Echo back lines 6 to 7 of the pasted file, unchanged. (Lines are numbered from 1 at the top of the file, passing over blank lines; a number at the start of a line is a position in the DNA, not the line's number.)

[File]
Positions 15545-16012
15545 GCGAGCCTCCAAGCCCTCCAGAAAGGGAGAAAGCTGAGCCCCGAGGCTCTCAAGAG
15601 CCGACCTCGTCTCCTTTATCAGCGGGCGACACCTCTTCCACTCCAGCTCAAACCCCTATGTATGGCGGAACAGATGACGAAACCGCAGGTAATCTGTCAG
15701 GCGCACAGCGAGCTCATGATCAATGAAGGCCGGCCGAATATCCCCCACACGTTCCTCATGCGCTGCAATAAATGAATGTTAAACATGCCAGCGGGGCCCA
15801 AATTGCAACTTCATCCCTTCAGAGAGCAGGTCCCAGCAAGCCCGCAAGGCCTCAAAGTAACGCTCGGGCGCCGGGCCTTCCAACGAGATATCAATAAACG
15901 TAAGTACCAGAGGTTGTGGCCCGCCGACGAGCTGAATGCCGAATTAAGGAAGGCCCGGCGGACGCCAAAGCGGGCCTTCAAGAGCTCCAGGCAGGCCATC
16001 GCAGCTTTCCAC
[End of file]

15901 TAAGTACCAGAGGTTGTGGCCCGCCGACGAGCTGAATGCCGAATTAAGGAAGGCCCGGCGGACGCCAAAGCGGGCCTTCAAGAGCTCCAGGCAGGCCATC
16001 GCAGCTTTCCAC